The spirit of this event was one of openness – where all were welcome, discussion was invited but never forced, and no opinion should be censored.  One person there asked me whether it was okay to write something in Arabic on the card.  ‘Of course!’ I replied.  Others who I had conversations with included those who were visiting Glasgow as tourists, someone who still regarded Scotland as home even after living in Australia for over 40 years, someone who was passionately opposed to the EU as a whole and could see no possibility for EU reform, and an older woman who some minutes into our conversation admitted to being a Conservative party supporter.  Even in that conversation some common ground was found as we discovered we shared a mutual respect for new UK Labour party leader Jeremy Corbyn.

Events like this are a clear demonstration of the nature of our new politics in Scotland.  This politics is bold and visible, diverse and creative, even humorous upon occasion.  This politics is about genuine engagement with the people of Scotland; listening to them to speak about the things that affect them, inviting them to express their hopes and dreams, welcoming honest discussion and debate, and politics where at the very heart there is an invitation to work together where there are things we agree on, to work together build a better future for our country.

I feel privileged to count Aileen and others involved in this event as personal friends.  I myself was not engaged in campaigning on the streets or involved with the work of pro-independence groups including Yes Scotland and National Collective in the lead up to the referendum last year, as many of these friends were.  In large part, work commitments at that time limited my involvement in the Yes movement primarily to discussions with friends and family, both in person and over social media platforms such as Facebook.  But in the time since the referendum, my political engagement has increased, both through the Scottish Green Party and involvement in activism that is not specifically party-affiliated, often through people such as these who I have met in social circles in the past year – people who like myself are part of a growing and vibrant activist network in Scotland.

Politics should not be about Oxbridge educated middle-aged white men in suits looking down on the little people and enjoying the power and privilege they hold over them.  Politics should be about all people – people feeling free to ask ‘stupid questions’, to take to the streets standing up for things that matter to them, to laugh together, even to cry together.

From my own perspective, I can attest to the power of this type of politics.  Friendships form because the things we care about have drawn us together.  Friendships grow stronger because we are still fighting.  One year on from the referendum result, our movement is still growing and the political discussion is still going – long may it continue.


One Year On


Chris Napier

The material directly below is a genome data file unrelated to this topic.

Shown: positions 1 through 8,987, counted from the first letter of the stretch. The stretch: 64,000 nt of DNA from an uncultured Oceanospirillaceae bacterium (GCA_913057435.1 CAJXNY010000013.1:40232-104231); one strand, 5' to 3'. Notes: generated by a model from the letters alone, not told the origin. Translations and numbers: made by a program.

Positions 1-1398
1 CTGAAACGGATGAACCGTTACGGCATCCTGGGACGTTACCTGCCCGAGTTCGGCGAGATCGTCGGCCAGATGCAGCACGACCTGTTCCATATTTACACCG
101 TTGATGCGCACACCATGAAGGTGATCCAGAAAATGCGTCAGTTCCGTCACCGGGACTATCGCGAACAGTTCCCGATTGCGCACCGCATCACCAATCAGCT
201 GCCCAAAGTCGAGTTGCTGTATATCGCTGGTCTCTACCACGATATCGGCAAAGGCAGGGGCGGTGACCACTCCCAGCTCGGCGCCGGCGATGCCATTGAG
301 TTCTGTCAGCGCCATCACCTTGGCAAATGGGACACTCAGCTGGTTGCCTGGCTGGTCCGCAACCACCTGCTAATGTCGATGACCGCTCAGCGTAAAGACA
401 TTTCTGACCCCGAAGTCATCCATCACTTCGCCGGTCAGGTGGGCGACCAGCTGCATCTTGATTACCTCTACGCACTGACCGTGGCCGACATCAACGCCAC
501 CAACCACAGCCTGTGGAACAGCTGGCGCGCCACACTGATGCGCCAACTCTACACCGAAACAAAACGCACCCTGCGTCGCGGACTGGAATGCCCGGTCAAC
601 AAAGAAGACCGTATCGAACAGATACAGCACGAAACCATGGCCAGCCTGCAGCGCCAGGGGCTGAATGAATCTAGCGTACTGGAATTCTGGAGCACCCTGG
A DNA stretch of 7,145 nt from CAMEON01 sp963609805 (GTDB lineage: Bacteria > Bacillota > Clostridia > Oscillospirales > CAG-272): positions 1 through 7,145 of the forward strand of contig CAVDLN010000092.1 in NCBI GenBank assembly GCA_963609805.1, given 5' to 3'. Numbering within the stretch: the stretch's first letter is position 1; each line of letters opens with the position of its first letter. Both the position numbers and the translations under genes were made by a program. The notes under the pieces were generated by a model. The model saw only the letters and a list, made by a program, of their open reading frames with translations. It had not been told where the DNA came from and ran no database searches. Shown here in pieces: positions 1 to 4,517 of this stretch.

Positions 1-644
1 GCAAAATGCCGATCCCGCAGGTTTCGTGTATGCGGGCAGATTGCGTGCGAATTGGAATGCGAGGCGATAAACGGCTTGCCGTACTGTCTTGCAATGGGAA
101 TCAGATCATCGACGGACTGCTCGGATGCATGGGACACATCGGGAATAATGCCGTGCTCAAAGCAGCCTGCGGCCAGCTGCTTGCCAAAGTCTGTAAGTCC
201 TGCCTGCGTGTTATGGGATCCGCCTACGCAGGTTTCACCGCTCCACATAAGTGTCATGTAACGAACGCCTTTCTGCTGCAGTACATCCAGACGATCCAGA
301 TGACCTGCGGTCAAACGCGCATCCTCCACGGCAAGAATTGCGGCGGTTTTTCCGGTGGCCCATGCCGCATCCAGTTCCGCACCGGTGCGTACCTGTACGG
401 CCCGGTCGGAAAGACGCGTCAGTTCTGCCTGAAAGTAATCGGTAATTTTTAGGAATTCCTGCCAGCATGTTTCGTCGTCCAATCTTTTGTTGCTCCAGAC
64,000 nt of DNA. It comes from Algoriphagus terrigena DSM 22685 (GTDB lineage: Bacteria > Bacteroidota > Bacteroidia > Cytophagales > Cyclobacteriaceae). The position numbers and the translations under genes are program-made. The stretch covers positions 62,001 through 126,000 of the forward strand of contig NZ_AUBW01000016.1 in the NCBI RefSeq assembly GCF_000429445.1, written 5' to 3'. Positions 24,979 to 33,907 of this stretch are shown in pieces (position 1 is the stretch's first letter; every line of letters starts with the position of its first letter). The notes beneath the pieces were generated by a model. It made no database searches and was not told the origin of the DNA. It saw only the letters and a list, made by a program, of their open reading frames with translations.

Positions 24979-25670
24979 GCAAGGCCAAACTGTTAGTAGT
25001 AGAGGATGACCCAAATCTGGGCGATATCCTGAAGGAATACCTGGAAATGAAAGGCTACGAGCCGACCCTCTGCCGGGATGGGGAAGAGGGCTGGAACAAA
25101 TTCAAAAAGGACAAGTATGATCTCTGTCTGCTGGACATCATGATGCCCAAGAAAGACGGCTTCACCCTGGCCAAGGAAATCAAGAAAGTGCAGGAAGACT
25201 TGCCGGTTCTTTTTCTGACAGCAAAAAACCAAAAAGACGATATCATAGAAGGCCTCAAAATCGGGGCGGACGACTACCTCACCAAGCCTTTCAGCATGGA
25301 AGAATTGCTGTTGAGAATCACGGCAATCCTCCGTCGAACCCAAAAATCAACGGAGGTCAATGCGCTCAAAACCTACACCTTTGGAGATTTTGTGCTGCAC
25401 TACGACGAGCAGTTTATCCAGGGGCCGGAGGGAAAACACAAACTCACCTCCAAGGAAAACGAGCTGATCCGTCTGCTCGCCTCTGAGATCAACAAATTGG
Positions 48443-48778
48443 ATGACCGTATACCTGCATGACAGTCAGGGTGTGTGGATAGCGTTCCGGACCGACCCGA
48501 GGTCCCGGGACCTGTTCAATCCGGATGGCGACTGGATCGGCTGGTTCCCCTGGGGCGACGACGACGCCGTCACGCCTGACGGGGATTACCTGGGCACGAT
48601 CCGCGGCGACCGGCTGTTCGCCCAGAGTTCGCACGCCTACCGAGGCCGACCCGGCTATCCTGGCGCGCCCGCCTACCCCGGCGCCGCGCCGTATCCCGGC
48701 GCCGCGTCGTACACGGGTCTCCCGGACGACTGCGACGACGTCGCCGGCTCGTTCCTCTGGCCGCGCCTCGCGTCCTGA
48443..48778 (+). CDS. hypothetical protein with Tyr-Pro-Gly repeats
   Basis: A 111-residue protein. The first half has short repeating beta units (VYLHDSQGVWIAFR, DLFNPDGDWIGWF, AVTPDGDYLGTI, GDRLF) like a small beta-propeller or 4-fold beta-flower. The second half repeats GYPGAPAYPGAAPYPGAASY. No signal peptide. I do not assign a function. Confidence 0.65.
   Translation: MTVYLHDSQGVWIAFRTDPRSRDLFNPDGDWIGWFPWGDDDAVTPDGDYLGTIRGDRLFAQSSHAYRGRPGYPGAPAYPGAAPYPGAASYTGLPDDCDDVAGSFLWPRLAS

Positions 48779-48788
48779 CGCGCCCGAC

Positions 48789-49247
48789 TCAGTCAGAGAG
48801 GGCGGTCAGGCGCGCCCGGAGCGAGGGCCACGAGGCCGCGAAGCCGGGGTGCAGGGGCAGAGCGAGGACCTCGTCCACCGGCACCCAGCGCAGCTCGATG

“It was the best of times, it was the worst of times, it was the age of wisdom, it was the age of foolishness, it was the epoch of belief, it was the epoch of incredulity, it was the season of Light, it was the season of Darkness, it was the spring of hope, it was the winter of despair, we had everything before us, we had nothing before us, we were all going direct to Heaven, we were all going direct the other way. . . .”

So begins A Tale of Two Cities, Charles Dickens’ homage to duality, social justice and resurrection set against the backdrop of the French Revolution and it neatly encapsulates my memory of the period immediately around the independence referendum one year ago.

As I said to one of my best friends just before the referendum, it felt like something special, possibly the first thing to happen in our adult lifetimes that matched the significance of the Moon landings or the fall of the Berlin Wall.

Before the day of the vote itself, it was a time of incredible hope, infused with a sense that genuine progressive change was possible and fuelled by the most widespread political awakening I’ve ever experienced. I spoke about the referendum, wider politics, what it meant to be Scottish or British to strangers and almost as importantly, to friends and family who I’d never have broached such subjects with in the past.

I remember being at the Yes rally in George Square the day before the referendum and feeling that this was the most excited I’d ever been about politics and the atmosphere was how I’d imagine it would be if Scotland won the world cup (or let’s be honest, just managed to qualify for a football finals…)

Of course, it wasn’t all good. There was conflict and I got into some blazing rows with workmates and friends (I have to admit that I didn’t always cover myself in glory in some of these debates) and there was also the fear that a chance at genuine, honest discussion was being stolen by the establishment and the media.

Then the time came to vote and I will always remember walking up to the polling station with my wife and my newborn son, accompanied by my mother in law (who lives in England but wanted to be in Scotland to experience the vote) and her English husband who insisted on winding me up by accepting and wearing a ‘No Thanks’ sticker.